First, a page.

Tiny Python refactorings: try/except - with

Using try/except and with to better organize the flow of a program.

Scenario: Execute a command based on an id, if this id is present in the given file, otherwise execute a different command and save the resulting id in a file. This will be picked up later in a future execution.

A naive implementation

import subprocess


def do_stuff():
    """
    Execute a command based on an id,
    if a certain id is present in the given file.
    """
    file = open("last_id.txt")
    id = file.readline()
    if id:
        subprocess.run(["echo", id])
        file.close()
        return
    file.close()
    """
    Execute a command and save the resulting id in a file. 
    This will be picked up later in a future execution.
    """
    completed_process = subprocess.run(
        ["echo", "1673"], stdout=subprocess.PIPE, universal_newlines=True
    )
    file = open("last_id.txt", "w")
    file.write(f"{completed_process.stdout}\n")
    file.close()


do_stuff()

The problem with this is code is that it throws because it can't find the file on the first execution:

FileNotFoundError: [Errno 2] No such file or directory: 'last_id.txt'

To solve this problem, let's wrap the first block of code in a try block, and the second part in except:

import subprocess


def do_stuff():
    try:
        file = open("last_id.txt")
        id = file.readline()
        if id:
            subprocess.run(["echo", id])
            file.close()
        file.close()
    except FileNotFoundError:
        completed_process = subprocess.run(
            ["echo", "1673"], stdout=subprocess.PIPE, universal_newlines=True
        )
        file = open("last_id.txt", "w")
        file.write(f"{completed_process.stdout}\n")
        file.close()


do_stuff()

This ensures that:

  • the program doesn't halt
  • if the file doesn't exist yet, it's created on first run

You can read about try/except here.

However, this tiny refactoring does not solve completely the problem, because if the first subprocess.run() fails, we're still left with an open file descriptor hanging around.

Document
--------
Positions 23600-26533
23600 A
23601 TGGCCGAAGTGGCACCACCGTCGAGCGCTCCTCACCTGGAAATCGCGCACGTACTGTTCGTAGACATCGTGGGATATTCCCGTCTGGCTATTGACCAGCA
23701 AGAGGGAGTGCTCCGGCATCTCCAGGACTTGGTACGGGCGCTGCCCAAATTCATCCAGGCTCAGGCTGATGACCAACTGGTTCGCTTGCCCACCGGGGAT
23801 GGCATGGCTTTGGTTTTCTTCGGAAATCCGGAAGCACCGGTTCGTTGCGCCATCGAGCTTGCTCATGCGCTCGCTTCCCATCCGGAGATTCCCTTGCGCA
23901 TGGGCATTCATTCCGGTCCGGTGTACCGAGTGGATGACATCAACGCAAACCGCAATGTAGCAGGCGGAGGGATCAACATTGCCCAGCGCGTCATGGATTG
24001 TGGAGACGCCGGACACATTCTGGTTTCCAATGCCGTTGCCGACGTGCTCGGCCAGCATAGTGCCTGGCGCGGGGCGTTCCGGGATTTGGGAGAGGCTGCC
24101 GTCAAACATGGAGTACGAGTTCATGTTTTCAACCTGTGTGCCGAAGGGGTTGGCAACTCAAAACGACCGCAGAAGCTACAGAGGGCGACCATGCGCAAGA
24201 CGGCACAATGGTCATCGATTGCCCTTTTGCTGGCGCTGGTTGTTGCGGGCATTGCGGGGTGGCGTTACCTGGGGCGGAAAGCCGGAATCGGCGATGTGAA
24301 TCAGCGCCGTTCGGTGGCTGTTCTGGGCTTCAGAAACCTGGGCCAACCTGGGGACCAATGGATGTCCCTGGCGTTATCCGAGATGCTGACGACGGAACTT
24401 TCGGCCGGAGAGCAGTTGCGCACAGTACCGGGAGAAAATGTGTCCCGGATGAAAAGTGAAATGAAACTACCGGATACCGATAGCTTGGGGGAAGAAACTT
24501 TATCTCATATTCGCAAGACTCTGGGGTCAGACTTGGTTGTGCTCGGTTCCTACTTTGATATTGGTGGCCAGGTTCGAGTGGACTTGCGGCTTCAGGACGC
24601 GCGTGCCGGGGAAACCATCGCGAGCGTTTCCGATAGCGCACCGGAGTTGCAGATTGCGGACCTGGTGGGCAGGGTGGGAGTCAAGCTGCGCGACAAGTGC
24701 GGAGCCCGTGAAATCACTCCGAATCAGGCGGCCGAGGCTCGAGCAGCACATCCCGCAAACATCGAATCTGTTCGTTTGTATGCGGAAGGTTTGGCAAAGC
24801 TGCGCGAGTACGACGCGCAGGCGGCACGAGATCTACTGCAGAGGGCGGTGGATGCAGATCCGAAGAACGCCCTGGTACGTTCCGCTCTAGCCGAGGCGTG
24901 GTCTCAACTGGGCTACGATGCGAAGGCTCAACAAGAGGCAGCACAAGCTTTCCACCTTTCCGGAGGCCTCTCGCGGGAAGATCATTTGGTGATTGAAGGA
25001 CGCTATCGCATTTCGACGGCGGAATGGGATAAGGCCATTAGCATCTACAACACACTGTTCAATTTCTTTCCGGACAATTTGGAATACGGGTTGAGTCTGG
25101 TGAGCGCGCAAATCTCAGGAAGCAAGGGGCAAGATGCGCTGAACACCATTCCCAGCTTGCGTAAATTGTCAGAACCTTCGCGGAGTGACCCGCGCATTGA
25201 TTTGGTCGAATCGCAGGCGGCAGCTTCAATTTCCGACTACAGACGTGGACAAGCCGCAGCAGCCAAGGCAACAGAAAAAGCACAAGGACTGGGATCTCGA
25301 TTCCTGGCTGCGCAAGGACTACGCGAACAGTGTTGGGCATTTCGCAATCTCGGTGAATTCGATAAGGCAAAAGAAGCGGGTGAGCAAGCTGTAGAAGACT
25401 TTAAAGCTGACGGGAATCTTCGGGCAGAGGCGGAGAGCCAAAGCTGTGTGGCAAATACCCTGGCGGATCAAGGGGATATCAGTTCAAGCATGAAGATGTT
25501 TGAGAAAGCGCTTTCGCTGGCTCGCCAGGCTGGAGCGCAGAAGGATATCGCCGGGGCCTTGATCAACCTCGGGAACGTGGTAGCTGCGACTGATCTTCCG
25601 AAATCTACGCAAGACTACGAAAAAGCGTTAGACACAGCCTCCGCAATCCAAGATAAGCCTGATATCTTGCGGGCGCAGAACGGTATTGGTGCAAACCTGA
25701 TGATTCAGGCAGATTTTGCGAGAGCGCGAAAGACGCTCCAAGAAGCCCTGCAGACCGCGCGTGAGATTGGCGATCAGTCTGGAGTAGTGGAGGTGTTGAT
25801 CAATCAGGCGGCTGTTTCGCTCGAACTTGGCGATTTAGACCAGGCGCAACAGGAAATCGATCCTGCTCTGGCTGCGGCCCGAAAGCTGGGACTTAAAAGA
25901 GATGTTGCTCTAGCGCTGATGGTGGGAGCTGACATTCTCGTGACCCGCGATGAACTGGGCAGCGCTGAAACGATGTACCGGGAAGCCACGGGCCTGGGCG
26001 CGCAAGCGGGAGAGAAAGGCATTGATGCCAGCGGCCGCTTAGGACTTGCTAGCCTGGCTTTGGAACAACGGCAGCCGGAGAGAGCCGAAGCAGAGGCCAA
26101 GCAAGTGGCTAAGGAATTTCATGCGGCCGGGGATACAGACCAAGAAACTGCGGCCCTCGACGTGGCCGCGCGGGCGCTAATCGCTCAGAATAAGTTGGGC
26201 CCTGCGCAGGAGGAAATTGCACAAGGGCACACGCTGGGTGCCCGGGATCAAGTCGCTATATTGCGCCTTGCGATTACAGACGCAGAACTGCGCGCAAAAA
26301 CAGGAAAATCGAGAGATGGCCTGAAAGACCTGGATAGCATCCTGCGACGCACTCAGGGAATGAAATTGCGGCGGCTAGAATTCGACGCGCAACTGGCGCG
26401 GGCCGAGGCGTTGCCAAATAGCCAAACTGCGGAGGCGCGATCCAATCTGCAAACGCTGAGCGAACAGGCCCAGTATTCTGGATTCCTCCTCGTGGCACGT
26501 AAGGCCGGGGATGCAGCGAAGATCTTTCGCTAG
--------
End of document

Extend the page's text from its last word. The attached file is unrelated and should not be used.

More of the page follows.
This can be reproduced by running python with -X dev (thanks to Sviatoslav for this trick), and by misspelling the command in the call to .run():

        if id:
            subprocess.run(["eco", id])
            file.close()
            return
        file.close()

The result:

ResourceWarning: unclosed file <_io.TextIOWrapper name='last_id.txt' mode='r' encoding='UTF-8'>
  file = open("last_id.txt", "w")

To make the code more robust, we can use a with context manager, which is able to close files for us:

import subprocess


def do_stuff():
    try:
        with open("last_id.txt") as file:
            id = file.readline()
            if id:
                subprocess.run(["echo", id])
                return
    except FileNotFoundError:
        completed_process = subprocess.run(
            ["echo", "1673"], stdout=subprocess.PIPE, universal_newlines=True
        )
        with open("last_id.txt", "w") as file:
            file.write(f"{completed_process.stdout}\n")


do_stuff()

Thanks to Harry and Sviatoslav for catching a couple of bugs in my example.

Valentino Gagliardi

Hi! I’m Valentino! Educator and consultant, I help people learning to code with on-site and remote workshops. Looking for JavaScript and Python training? Let’s get in touch!

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